Panos Athanasopoulos, Monique Flecken, Norbert Vanek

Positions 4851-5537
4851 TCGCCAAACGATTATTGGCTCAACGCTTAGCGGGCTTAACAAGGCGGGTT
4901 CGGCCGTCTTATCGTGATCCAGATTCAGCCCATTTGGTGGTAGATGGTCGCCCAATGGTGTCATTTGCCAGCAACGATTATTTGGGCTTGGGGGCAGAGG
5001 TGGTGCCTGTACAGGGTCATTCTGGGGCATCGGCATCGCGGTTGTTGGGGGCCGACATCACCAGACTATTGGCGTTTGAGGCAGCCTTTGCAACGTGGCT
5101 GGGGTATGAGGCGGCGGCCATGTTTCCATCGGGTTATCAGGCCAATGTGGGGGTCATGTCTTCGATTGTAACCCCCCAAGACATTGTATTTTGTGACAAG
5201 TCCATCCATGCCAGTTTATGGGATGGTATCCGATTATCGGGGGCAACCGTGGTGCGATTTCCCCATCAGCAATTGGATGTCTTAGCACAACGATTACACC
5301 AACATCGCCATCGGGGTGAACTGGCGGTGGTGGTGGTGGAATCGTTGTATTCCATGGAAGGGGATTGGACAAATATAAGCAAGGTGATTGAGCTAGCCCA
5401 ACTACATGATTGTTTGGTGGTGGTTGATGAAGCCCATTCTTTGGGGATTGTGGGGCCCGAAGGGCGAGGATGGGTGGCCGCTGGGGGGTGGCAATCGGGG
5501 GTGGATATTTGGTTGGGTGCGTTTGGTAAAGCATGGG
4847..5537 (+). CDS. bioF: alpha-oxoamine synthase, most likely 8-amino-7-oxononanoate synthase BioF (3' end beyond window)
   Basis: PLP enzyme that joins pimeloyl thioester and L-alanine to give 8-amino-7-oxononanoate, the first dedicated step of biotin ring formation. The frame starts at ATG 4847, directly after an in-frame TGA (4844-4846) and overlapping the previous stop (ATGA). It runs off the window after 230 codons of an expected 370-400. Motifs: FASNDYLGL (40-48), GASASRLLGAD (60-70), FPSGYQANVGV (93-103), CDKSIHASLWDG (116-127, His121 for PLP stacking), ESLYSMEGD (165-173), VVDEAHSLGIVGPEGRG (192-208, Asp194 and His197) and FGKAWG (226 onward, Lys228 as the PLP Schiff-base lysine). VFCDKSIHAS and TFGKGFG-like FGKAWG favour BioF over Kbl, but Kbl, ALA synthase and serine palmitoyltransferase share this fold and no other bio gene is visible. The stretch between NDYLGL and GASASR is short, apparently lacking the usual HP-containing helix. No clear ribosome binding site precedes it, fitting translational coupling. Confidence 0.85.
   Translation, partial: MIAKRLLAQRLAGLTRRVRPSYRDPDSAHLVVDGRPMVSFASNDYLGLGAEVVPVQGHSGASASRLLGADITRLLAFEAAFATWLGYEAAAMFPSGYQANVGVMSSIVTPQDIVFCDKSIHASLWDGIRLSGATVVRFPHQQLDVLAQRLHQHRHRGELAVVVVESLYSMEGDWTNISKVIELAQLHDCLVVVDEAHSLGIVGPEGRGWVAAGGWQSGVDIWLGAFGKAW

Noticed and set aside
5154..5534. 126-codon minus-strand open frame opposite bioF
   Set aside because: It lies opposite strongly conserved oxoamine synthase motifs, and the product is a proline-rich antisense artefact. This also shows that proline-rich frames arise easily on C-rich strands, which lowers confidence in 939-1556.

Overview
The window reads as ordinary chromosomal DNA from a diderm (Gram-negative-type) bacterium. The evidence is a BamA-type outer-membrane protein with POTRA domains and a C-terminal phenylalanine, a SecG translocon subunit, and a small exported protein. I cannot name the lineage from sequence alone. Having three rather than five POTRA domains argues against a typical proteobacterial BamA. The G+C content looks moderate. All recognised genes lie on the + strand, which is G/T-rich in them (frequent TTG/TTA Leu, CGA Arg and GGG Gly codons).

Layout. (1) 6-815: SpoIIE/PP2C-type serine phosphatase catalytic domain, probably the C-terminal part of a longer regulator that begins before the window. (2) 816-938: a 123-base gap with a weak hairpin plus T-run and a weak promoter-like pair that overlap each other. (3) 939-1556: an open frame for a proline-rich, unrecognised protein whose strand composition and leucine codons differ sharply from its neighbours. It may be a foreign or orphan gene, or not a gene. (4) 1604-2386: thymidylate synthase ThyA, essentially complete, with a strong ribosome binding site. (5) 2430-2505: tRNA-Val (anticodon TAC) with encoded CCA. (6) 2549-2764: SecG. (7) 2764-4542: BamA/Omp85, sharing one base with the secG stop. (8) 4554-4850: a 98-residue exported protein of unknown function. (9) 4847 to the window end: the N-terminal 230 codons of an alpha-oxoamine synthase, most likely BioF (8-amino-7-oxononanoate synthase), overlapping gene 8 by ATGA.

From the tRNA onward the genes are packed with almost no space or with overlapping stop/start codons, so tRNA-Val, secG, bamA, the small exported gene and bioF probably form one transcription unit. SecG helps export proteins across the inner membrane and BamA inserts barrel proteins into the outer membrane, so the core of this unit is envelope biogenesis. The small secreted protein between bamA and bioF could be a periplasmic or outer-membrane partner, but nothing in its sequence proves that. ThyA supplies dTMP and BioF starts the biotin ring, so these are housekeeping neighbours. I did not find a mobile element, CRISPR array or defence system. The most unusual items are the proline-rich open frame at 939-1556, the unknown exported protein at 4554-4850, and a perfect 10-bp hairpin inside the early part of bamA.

Barsalou (1983) introduced the notion of an ad hoc concept to refer to a novel category constructed on-the-go in order to achieve a goal relevant to the situation (e.g. constructing tourist activities to perform in Beijing while planning a vacation, Barsalou, 2010). Recently, Casasanto and Lupyan (2015) proposed that all concepts are ad hoc concepts. Under this ad hoc cognition framework, cognitive processing is dynamic by default, a constant interplay between an individual’s experiential history and the current context of operation. This makes ad hoc cognition an appealing explanatory framework for the idea that language affects cognitive processing of the perceived world, captured in Whorf’s (1956) linguistic relativity hypothesis (LRH). The LRH continues to generate vigorous debate and often highly contrasted views amongst academics. Much of the contention is rooted in disagreement over what kind of evidence ‘counts’ as an effect of language on cognition, which in itself is rooted in what one takes cognition, or cognitive representation, to be. For some scholars, the evidentiary hallmark of language shaping cognition is the fast modulation of behaviour in experimental designs where language is upregulated (e.g. by verbal priming, Boutonnet & Lupyan, 2015; by manipulating language context of operation, Athanasopoulos et al., 2015; or in novel category learning, Maier & Abdel Rahman, 2019) or down-regulated (e.g. by a concurrent verbal interference manipulation that disrupts online feedback between stimuli and their corresponding linguistic constructions, Winawer et al., 2007). For other scholars, however, such modulations of behaviour are taken as evidence that effects of language are transient and superficial, since they do not lead to reorganisation of the underlying conceptual space (e.g. Ünal & Papafragou, 2016; Barner et al. 2009). As Pinker (2007) puts it: “speakers of different languages tilt in different directions in a woolly task, rather than having differently structured minds” (p.148). But this criticism is only valid if we assume that there is an underlying fixed and static representational level. If one abandons the idea of fixed permanent concepts in the mind of the speaker, then what may seem like transient effects are actually a natural product of the ad hoc nature of conceptual representation. The current collection of papers brings together empirical evidence pointing to a model of language-thought interactions that places the fluid nature of the conceptual-perceptual system at its heart, as a predictive organism that interprets reality according to local context, task demands, and experiential priors.